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Well... after some nerve racking skin grafting surgery, it appears that my leg will remain free from amputation. The operation was a partial success (after painful complications), and I'm pleased to say that the ulcers are healing (slowly but surely). The only part of my foot that is having problems is the toe next to my big toe, and it doesn't matter how large or numerous the ulcers are, the pain always seems the same (unbearable). However, I'm still being dosed up with morphine etc, and the worse case scenario from here is the possibility of losing a toe (the 2nd biggest one), which is a far more acceptable outcome than losing half my leg.

So fingers crossed, and thanks for all your messages of goodwill, which I'm sure were meant quite sincerely.

Cheers,

Simon Godden

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Comment by Simon Godden on November 27, 2011 at 2:06am

Thank you George and Ann for your sincere comments (they really do mean a lot).  Greg, thank you too.  It's funny you should mention that sort of cure, because there was one day (about a week before my operation), that I was about to change my dressing, and cut all the bandages off, and was horrified to see a multitude of maggots crawling around the infected areas.  But the funny thing was, they didn't particularly make my pain any worse.  I immediately called up South East Health (it was a weekend, my GP's surgery was closed), and they booked me an appointment, saying that I would probably have to be taken in (to hospital).  However, when I arrived for my appointment, I was met by this young female African doctor (she had a very strong Nigerian accent, so I just assumed that she was African and had not long been in the UK), and she said immediately "I am not worried about the maggots, they are very very good".  Of course, by then, I had completely rinsed out the wounds and re-bandaged them up, so there were no maggots to show her.  She then told me that maggots will eat nothing but dead and infected tissue.  Sad to say, they never came back, but of course by then, I was strapped to the operating table in East Grinstead having skin grafts.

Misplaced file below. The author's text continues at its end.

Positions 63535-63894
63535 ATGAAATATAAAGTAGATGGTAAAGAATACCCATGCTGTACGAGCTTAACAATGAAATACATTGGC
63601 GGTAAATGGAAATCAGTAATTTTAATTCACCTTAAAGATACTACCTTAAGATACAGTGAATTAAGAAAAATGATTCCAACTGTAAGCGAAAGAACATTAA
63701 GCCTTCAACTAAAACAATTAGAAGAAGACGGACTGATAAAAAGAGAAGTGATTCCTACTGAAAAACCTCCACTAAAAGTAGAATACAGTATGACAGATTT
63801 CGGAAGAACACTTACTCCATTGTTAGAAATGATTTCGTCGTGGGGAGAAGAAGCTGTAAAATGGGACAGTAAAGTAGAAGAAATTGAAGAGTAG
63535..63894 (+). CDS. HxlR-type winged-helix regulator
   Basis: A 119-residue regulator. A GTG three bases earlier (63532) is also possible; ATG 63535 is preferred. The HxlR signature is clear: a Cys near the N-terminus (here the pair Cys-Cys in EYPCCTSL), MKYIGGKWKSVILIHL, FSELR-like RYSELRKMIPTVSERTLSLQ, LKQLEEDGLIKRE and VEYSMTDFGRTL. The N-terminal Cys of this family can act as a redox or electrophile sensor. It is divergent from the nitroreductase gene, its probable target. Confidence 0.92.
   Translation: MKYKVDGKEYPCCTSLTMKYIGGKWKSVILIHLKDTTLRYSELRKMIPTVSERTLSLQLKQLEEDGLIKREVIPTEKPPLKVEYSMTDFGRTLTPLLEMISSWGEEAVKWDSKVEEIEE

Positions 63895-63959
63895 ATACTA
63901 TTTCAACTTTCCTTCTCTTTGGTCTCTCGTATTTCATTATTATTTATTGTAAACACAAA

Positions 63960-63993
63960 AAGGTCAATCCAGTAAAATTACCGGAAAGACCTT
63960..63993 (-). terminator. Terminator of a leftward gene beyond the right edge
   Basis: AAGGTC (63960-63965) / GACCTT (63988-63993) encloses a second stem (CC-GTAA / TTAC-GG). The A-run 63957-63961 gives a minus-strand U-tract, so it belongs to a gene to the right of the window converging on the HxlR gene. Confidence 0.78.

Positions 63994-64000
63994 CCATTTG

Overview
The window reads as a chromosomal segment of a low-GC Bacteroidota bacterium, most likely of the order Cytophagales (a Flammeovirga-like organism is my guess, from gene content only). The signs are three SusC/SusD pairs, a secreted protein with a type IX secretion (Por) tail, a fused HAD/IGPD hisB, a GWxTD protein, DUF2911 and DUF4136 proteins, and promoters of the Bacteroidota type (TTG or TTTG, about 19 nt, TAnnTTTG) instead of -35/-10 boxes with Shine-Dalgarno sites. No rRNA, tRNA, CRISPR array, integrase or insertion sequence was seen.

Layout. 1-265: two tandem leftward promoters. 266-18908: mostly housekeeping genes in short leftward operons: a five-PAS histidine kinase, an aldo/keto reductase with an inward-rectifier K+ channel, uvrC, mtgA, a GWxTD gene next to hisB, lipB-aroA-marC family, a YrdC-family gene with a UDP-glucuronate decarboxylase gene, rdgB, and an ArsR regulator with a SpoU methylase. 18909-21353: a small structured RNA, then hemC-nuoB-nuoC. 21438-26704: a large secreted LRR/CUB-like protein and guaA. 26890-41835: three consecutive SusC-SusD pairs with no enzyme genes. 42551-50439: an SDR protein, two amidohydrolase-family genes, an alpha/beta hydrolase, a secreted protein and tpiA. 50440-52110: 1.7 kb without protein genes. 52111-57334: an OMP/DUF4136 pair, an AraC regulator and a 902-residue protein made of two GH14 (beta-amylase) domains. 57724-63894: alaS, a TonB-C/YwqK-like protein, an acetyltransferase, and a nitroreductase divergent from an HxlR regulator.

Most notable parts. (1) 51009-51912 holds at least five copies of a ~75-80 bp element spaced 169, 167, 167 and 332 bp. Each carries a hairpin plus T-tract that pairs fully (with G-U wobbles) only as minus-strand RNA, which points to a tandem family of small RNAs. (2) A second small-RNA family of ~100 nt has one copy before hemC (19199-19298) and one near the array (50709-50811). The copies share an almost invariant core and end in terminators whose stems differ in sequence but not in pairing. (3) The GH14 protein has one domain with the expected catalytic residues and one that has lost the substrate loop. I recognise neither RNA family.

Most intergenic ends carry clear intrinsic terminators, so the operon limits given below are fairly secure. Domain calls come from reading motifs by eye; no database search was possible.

Adrian, I'm pretty sure that you are one of my friends on this forum, if you look down the list of your incoming messages, you'll get more of an idea of what's happened to me over the last year (+).

 

Cheers, and thanks.

 

Simon

Comment by Greg Orme on November 26, 2011 at 10:35pm

There's something that may help you. I had a bad whiplash for about 6 years, intense pain that was probably only decreasing 5% a year. Then I found something that got rid of 3/4 of the pain in a week. It's called serrapeptase, it's the enzyme the silkworm puts out to dissolve its cocoon.It seems to eat  dead and inflamed tissue and I think it ate up the scars around my whiplash, apparently it also eats away arthritic problems and cholesterol build up in the arteries. If it works it might well get rid of your pain in a week too, otherwise it might not work at all. It's very cheap though to try. It literally delivered me from a life of chronic intense pain that made it hard to even think about anything else.

Comment by Ann Rodela on November 26, 2011 at 5:08pm

It sounds as if you made significant progress.  Have you documented in a journal? If so, your future memoir will absolutely inspiring and amazing! 

Comment by Adrian Allan on November 26, 2011 at 3:57pm

what is it exactly you've been suffering from, mate?

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